Publishers and conference attendees described a relaxed atmosphere at this year's Association of Writers and Writing Programs annual conference (known as AWP), held in Seattle from February 26-March 1. Amid the usual panels about how to write, publish and teach books of literature, publishers reported strong book sales and attendees noticed a friendlier atmosphere than in previous years. Although there was no major announcement, this year's AWP shows literary--and print book--culture to be thriving.

Rob Spillman of Tin House magazine and books said he felt "incredible energy" on the floor this year. "There seems to be a collective optimism," he said. "A lot of the old guard have come up to me and said this is heartening to see young people starting magazines but also buying books."

In terms of book sales, some publishers felt they were the same as--while others felt they were better than--sales at last year's conference in Boston. "It's really fantastic," said Graywolf associate editor Steve Woodward, who was manning the publisher's booth. "We are selling a lot of books." As far as whether copies of Graywolf's new poetry collection from actor James Franco were flying off the table, Woodward said, "a lot of people come by to look at that book and are not buying it," which, he said, is what they expected of this hardcore literary crowd. "We didn't bring any more of that than any other book. The atmosphere is really good, relaxed, less pressure."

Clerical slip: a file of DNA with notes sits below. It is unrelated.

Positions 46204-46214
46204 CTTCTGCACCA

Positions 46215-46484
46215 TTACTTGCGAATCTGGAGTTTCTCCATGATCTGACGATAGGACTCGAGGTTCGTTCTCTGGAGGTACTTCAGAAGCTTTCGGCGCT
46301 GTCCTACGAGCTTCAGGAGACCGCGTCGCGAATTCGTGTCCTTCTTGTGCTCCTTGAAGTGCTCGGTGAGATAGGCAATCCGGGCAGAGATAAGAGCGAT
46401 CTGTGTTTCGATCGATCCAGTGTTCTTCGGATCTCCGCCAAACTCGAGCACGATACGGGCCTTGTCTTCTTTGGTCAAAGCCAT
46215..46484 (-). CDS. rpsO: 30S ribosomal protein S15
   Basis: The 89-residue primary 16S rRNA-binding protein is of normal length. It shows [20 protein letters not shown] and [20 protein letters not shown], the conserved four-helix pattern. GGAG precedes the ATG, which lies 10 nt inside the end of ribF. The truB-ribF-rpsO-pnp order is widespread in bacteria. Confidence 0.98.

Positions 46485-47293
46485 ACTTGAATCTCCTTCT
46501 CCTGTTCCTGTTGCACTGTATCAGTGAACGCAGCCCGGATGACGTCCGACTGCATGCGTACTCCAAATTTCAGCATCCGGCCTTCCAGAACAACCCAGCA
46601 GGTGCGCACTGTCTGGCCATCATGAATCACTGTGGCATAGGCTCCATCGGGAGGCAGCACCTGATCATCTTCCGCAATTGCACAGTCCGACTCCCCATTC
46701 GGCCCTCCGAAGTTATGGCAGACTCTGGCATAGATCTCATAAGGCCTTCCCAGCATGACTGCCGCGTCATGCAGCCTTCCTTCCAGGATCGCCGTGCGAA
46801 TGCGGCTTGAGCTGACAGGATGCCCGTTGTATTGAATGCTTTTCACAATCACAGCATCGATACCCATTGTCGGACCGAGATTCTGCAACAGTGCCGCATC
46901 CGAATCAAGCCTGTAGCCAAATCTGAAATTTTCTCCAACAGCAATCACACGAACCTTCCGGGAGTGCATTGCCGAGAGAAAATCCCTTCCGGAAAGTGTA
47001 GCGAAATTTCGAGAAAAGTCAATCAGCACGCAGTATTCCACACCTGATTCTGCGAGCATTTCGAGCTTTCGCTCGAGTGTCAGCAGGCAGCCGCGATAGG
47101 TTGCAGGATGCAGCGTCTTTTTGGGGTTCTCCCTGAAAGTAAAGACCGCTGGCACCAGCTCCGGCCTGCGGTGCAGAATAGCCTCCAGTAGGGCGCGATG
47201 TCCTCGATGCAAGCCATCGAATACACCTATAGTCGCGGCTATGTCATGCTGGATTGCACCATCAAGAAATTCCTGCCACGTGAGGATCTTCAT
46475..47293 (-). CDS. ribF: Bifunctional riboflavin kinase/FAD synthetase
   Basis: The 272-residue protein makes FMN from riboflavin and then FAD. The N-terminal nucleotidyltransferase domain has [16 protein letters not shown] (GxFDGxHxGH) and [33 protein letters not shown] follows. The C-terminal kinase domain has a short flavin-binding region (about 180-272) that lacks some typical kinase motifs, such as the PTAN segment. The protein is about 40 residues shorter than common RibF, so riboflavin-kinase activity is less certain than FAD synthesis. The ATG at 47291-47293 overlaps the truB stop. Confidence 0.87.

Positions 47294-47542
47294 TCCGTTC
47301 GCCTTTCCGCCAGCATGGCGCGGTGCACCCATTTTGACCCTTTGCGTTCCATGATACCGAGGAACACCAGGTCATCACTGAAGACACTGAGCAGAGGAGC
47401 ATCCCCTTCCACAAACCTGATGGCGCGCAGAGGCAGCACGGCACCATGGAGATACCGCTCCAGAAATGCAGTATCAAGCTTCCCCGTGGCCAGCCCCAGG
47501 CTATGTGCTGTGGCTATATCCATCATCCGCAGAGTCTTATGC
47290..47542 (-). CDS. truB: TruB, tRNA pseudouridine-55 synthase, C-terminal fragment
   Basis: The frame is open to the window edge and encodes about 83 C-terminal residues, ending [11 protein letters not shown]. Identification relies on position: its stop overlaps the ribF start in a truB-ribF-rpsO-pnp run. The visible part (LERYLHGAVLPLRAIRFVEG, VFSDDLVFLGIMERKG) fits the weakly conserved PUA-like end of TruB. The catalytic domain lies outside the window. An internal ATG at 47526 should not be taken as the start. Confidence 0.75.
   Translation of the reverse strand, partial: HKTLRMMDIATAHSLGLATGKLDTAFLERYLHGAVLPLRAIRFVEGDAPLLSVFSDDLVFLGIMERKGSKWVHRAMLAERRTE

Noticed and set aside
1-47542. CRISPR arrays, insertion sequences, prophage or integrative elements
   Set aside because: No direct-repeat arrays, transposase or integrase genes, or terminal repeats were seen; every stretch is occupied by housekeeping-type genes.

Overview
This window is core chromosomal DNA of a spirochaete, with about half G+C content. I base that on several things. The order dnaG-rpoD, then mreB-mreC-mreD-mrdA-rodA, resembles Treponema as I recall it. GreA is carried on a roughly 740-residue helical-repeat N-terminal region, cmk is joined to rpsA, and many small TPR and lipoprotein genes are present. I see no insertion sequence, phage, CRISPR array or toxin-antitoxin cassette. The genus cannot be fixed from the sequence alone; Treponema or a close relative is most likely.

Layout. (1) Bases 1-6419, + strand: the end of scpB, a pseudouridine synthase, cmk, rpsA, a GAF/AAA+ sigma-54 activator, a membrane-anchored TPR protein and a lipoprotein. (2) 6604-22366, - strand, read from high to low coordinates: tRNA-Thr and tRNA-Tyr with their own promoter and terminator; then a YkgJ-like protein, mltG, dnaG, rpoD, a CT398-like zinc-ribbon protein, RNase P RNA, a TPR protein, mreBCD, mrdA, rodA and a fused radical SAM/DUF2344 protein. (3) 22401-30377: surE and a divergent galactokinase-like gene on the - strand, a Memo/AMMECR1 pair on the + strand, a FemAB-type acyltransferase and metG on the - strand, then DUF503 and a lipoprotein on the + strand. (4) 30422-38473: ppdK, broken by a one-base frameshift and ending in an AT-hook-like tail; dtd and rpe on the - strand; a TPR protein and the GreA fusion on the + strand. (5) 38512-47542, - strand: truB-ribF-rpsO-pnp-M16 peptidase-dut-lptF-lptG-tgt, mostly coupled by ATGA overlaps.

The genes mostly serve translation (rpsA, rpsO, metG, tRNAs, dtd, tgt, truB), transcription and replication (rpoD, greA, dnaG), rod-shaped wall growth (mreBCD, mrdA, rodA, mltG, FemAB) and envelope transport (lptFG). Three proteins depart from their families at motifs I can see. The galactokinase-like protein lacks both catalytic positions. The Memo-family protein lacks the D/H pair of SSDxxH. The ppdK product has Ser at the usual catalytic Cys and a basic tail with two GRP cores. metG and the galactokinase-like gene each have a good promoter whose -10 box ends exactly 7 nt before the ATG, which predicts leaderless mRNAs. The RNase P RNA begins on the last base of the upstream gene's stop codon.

Stephanie Elliot of Wesleyan University Press said, "The first day was a little slow, but {Saturday] it's really picked up. There are quite a few people from Seattle [on Saturday, when the floor was open to members of the local community]." Kelly Forsythe, publicist for Copper Canyon Press, said that members of the Seattle community fit right in at the conference: "They are a very engaged intellectual community," she said. Caroline Casey, Marketing director of Coffee House Press said, "The location is great and that's made it a lot more fun and easier to have off-of-the-book fair interactions."

Spillman summed up what makes AWP a necessary conference for the indie and literary publishing community: "The vibe is not cynical, especially compared to BEA. The indie world is doing well and we've weathered some kind of storm and people are buying books. The e-revolution hasn't crushed us."